We are also exploring the power of semantic and tonal analysis of our content, using advanced contextual targeting to augment our cookieless capabilities and open up more premium inventory to advertisers that can otherwise become blocked by blunt keyword-based methods.
Finally, we are continually evolving our measurement initiative, Metrics That Matter, to help advertisers understand the behavioural effectiveness of their campaigns, not just the clicks and efficiency. This type of high-quality measurement and understanding will be crucial as we progress to a cookieless future.
There is a real opportunity for better advertising and better practice as we become less reliant on third-party cookies, and less reliant on ad tech intermediaries. The days of buying audiences across the web are limited and for high-quality audience data, brands will need to work closely with publishers or partners like Ozone. Developments in first-party audience matching using privacy-safe, compliant methods look very exciting and could offer more opportunities for publishers with direct relationships with their readers.
More specifically, technologies which leverage a smart use of data whilst adhering to privacy regulations and concerns – such as privacy safe bunkers – show promise. The ones I’m most excited about look to restore some balance to our damaged ecosystem, as opposed to ones which build on and facilitate the current practises.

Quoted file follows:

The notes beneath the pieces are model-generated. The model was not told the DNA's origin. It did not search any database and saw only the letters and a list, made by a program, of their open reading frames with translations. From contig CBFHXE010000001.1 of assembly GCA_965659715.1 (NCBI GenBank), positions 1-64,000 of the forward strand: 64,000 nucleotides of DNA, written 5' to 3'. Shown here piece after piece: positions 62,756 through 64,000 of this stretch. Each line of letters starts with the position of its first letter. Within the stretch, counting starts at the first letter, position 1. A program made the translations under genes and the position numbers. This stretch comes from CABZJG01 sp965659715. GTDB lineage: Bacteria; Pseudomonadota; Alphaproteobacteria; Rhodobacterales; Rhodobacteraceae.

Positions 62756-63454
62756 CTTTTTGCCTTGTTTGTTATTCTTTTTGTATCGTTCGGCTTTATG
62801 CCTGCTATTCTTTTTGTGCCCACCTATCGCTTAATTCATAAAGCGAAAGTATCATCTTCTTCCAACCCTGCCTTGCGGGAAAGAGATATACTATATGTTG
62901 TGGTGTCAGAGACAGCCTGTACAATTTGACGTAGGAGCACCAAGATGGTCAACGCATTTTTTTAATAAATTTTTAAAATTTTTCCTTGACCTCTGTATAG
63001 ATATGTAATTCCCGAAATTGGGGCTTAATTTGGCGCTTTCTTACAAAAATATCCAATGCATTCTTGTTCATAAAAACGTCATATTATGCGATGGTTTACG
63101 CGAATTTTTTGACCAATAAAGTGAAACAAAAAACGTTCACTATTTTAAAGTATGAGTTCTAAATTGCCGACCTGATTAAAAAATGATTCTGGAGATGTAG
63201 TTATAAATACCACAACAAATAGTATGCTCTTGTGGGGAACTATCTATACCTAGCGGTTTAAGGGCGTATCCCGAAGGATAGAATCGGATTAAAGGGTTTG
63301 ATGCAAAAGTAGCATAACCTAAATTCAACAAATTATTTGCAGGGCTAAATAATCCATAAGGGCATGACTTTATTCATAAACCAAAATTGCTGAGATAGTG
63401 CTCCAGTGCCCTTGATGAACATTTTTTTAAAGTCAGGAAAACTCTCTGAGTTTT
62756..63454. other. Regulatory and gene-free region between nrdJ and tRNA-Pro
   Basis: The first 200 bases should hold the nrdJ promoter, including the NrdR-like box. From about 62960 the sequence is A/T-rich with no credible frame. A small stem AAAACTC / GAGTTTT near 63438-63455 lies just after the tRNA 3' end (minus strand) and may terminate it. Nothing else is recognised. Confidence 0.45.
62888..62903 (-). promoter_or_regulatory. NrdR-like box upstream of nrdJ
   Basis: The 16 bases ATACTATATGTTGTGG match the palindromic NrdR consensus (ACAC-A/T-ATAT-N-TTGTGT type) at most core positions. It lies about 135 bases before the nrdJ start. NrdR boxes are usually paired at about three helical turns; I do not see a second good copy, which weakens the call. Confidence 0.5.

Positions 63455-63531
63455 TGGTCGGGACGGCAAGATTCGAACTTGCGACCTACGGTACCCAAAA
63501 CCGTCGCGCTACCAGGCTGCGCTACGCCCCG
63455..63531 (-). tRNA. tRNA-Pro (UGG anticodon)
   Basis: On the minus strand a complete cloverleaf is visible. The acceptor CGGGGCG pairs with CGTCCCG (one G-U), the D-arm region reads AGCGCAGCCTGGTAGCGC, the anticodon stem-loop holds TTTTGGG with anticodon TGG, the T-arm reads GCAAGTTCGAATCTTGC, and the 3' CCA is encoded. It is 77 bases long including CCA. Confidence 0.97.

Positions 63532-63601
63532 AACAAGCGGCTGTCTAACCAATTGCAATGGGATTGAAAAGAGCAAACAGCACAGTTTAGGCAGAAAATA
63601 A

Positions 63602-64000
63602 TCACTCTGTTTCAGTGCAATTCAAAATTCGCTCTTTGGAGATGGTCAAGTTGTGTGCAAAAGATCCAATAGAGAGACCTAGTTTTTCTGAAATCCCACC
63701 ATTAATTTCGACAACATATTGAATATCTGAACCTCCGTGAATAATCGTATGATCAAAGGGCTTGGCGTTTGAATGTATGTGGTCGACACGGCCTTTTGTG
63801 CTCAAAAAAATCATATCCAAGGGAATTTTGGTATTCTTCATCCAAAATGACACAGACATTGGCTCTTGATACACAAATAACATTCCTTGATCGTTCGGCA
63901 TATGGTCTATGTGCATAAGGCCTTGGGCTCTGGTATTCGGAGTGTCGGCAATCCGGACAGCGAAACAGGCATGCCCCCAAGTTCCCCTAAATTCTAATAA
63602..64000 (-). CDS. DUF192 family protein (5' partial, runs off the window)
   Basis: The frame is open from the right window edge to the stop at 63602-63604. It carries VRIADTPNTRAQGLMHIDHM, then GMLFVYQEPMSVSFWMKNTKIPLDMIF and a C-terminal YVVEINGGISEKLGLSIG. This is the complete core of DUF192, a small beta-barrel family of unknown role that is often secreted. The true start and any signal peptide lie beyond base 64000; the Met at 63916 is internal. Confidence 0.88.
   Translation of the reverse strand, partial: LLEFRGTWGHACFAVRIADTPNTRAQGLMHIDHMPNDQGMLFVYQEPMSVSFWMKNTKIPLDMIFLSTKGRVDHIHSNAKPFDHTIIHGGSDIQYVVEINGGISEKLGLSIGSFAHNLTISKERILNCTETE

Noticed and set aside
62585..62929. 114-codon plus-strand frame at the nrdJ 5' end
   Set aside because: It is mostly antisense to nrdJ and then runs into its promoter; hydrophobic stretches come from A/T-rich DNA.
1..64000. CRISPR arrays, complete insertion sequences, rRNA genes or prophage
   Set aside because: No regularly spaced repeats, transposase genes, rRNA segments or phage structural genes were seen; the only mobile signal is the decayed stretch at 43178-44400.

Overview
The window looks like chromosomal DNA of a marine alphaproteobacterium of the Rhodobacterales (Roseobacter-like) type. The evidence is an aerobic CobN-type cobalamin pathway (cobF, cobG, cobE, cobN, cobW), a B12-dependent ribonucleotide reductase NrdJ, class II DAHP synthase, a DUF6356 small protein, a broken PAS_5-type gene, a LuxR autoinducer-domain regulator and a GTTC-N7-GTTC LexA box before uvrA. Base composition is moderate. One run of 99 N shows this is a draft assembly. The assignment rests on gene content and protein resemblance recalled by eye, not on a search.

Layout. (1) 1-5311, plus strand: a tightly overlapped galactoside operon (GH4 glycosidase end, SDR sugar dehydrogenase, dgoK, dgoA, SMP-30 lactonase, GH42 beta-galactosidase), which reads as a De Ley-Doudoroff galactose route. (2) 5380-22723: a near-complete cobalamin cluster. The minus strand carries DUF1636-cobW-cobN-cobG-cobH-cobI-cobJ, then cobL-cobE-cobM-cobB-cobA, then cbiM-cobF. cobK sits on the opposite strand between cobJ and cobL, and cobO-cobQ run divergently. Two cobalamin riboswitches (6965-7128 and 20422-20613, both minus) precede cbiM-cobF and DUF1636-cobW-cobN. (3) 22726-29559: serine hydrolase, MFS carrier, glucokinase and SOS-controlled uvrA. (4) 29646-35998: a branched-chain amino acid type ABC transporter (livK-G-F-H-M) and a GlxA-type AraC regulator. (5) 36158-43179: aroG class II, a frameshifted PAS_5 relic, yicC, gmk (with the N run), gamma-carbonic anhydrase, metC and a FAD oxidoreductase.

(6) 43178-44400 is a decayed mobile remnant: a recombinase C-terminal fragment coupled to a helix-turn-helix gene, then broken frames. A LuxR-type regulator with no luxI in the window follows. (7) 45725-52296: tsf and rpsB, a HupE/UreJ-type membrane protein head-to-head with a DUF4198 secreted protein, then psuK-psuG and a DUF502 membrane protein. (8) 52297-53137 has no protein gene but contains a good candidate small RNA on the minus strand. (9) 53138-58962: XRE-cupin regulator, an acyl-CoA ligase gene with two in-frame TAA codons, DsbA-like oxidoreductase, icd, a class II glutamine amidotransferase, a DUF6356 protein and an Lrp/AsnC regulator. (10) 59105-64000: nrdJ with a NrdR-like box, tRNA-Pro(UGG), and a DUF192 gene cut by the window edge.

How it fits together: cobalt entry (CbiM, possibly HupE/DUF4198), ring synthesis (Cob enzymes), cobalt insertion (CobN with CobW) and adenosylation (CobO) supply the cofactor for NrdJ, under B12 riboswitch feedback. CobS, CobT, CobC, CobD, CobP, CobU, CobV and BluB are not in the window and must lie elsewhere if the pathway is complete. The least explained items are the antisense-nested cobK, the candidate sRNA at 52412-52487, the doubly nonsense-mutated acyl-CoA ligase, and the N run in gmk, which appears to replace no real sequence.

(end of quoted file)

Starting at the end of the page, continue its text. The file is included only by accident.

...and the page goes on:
First-party cookies in combination with Universal ID solutions, like ID5, is one of the possible ways forward, since these won’t be blocked by browsers. Universal ID solutions let publishers send their first-party data to third parties without revealing domain or identity. Our challenge right now is to get the DSPs on board.
Data from logged-in users is also very useful today, but is currently mostly only used for individual websites. If this is to be a real alternative to third-party cookies, different markets will need to work together on “hubs” that collects and share data in volume, so that it’s scalable and works across domains. There are already several of these initiatives around the world, but they tend to be local, not global. One example is Net ID, which has had great success in Germany and parts of Europe, where several major publishers have joined forces to create a large pool of logged-in users, and together they’re able to cover a large section of the population. But from a global perspective, there is a challenge in identifying and collecting logged-in data on all 2.5 billion internet users.